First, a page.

Assessing the Correlation of Culture With Business Ethics of Company Managers in the United States and Mexico

Assessing the Correlation of Culture With Business Ethics of Company Managers in the United States and Mexico

Mark A. Anderson (Snow College, USA)
Copyright: © 2018 |Pages: 27
DOI: 10.4018/978-1-5225-2650-6.ch004
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Observable harm has been inflicted upon business by unethical decisions and misconduct. Much of this phenomenon can be traced to impoverished ethical attitudes. Among the various reasons for this problem is that of a manager's culture, which has a distinct influence on attitudes and behaviors. The purpose of this chapter was to determine, through empirical data, whether differences rooted in culture significantly contribute to differences in ethical attitudes. Management scholar Geert Hofstede's classification of cultural elements for understanding and explaining aspects of national culture was correlated with the ethical attitudes of business managers in the two national cultures of the United States and Mexico. Results indicated a significant positive relationship between national culture and ethical attitudes and the dultural dimensions of uncertainty avoidance, masculinity, and long-term orientation. A significant difference in ethical attitudes between managers from the United States and Mexico was also found.
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The globalization of commerce has an impact on an ever-widening circle of customers, suppliers, and employers, as well as other stakeholders in society. As the impact grows, so too, do the effects of individual choices made by managers and workers as their work affects larger numbers of people; actions have consequences. Particularly important is the ethical component of decisions, where choices often have the potential of creating problems for large numbers of people. Some of these problems have grown to organization-threatening scales in recent years and continue to grow (Andreoli & Lefkowitz, 2009; Everhart, Martinez-Vazquez, & McNab, 2009; Rakas, 2011; Whitaker & Godwin, 2013). An international survey of 211 scholars in the field of business ethics found the decline of ethical behavior in society and organizations to be among the top issues facing the field of business in the future (Holland & Albrecht, 2013).

The present research was conducted to broaden the scholarship on the roots causes of unethical behavior and decisions by managers, and to bridge the gap between cultural influence and individual decisions, inductions, actions and inactions in management. In a global economy, with growing interactions among workers across the globe, managers ought to have a good understanding of cross-cultural issues. Managers need to know employees, as they can be influenced to engage in ethical behaviors (Doh, Husted, Matten & Santoro, 2010) and abstain from behavior that is unethical.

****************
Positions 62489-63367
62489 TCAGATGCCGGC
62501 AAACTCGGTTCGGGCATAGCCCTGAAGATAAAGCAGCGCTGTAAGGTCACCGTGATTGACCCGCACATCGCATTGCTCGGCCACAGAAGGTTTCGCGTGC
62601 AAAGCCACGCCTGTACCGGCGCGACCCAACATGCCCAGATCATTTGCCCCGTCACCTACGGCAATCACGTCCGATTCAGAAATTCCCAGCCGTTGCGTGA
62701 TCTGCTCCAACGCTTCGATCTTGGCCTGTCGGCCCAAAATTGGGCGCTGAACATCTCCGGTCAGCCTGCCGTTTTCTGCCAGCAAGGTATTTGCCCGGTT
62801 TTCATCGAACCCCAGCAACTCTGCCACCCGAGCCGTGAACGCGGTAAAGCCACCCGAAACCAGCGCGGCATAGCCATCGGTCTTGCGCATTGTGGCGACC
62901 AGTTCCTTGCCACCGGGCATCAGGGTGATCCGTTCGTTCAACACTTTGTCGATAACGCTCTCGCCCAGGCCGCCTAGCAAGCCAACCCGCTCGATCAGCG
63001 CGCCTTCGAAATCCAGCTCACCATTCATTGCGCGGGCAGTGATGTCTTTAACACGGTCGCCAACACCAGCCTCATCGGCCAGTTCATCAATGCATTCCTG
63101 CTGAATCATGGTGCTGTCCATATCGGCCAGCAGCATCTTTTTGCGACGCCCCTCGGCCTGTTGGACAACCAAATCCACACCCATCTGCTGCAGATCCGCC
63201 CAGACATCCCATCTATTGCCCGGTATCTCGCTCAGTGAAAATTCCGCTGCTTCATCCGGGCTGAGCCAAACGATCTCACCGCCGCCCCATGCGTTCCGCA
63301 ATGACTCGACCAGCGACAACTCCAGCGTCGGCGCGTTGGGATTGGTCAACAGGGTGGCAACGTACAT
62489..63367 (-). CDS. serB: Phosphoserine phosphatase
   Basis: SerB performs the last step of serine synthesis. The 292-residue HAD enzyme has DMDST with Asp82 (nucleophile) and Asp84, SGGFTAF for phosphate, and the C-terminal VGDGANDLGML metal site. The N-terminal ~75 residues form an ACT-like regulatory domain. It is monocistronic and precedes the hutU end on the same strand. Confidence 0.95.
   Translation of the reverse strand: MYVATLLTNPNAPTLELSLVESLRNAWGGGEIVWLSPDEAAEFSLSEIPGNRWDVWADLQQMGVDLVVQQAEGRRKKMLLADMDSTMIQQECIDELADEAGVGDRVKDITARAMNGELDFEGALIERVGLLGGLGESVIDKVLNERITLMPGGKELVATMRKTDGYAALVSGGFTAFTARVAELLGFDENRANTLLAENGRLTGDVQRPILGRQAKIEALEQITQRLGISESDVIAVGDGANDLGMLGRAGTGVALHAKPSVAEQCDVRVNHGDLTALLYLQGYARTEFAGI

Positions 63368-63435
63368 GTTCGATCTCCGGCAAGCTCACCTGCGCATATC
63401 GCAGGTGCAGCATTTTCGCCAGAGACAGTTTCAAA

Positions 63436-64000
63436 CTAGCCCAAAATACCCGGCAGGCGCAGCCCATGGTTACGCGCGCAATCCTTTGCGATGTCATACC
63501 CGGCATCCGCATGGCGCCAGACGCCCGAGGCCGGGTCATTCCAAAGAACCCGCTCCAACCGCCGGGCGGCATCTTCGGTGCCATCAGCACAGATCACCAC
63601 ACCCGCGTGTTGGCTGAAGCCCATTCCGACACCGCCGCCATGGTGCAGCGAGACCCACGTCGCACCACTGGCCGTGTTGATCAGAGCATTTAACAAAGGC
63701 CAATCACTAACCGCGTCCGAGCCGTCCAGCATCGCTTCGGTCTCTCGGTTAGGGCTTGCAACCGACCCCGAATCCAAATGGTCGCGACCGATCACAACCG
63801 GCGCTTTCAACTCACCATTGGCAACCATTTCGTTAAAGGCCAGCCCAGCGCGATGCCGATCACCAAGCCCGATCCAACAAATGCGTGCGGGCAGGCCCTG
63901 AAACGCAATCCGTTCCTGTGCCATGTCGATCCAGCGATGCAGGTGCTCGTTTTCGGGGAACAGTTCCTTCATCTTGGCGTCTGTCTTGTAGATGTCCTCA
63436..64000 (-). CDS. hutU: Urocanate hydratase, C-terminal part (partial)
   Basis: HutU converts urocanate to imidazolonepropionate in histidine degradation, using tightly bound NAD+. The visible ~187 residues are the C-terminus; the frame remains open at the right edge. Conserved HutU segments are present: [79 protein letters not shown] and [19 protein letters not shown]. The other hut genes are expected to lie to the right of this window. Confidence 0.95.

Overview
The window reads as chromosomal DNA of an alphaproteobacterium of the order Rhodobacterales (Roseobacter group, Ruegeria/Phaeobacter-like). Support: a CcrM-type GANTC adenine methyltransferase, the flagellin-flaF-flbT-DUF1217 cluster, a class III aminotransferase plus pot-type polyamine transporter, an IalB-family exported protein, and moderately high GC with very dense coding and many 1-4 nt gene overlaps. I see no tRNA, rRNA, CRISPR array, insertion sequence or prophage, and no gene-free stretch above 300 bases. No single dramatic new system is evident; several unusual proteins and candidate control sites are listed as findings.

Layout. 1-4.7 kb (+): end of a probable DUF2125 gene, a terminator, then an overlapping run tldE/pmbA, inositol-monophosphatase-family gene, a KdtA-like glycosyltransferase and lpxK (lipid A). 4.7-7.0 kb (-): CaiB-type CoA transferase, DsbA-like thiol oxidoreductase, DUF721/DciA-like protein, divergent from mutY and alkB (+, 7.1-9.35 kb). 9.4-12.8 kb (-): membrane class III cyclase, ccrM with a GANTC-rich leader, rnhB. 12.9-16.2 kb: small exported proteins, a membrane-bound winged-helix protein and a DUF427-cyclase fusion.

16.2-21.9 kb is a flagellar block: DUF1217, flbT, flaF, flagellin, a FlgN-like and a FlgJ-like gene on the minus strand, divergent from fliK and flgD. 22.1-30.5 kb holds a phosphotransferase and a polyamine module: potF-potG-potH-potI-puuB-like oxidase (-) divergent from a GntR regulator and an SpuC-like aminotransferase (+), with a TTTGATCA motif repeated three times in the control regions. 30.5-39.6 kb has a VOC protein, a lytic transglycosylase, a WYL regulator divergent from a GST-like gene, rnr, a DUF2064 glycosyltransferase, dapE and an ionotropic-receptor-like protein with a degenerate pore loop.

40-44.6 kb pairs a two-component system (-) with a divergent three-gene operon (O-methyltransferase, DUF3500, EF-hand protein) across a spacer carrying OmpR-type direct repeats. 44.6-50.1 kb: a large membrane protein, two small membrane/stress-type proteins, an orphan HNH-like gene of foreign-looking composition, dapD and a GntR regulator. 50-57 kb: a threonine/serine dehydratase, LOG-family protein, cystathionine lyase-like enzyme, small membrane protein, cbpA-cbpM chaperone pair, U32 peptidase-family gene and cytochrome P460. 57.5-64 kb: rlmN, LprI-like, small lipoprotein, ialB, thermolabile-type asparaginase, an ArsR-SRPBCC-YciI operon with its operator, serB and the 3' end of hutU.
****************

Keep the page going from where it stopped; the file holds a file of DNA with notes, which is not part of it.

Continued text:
Considering the current climate of globalization, intercultural knowledge is a needed by managers in order to improve international trade through better understanding (Doh, Husted, Matten & Santoro, 2010; Franke & Nadler, 2008; Su, 2006). This knowledge would help to enhance corporate legitimacy, profitability, and competitive advantage in a multicultural marketplace, including North America (Ahmad & Ramayah, 2012; Zheng, Luo, & Wang, 2014). Benefits of such specialized knowledge include: improved collective organizational commitment and citizenship behaviors (Chun et al., 2013), improved legitimacy and financial performance (Harris 2007), positive linkage between a company’s social responsibility and business performance (Buciuniene & Kazlauskaite, 2012), competitive advantage in international business (Takei, 2011), and corporate strategies that include moral values that are more successful in global business (Wieland, 2010).

Individual managers' decisions, indecisions, actions, and inactions have led to the diminution of wealth, deprivation of jobs, and ruination of businesses while simultaneously creating a distrust of business and its leaders (Beekun & Westerman, 2012; Rakas, 2011). Multiple influences shape attitudes and attitudes determine decisions (Holland & Albrecht, 2013). An example of such influences is culture (Doh, Husted, Matten, & Santoro,2010; Holland & Albrecht, 2013; Lian, Ferris, & Brown, 2011; Nielsen, 2010; Peterson & Søndergaard, 2011). Although it must be acknowledged that ethics and morality are culturally constructed and differentially defined in Confucius Heritage societies such as Japan, China, Korea, Taiwan, (Chung, Eichenseher, & Taniguchi, 2008; Shafer, Fukukawa, & Lee, 2007) and Western societies, including the United States, Germany, and other Western countries. Nevertheless, rather than the birthplace of where a manager was reared, impact and ramification of ethical breach depends more relevantly on the setting or location in which the act or failure to act occurs. Khera (2010) also reported that culture was among the root causes of the attitudes that have led to the kind of decisions that have harmed both business and society.

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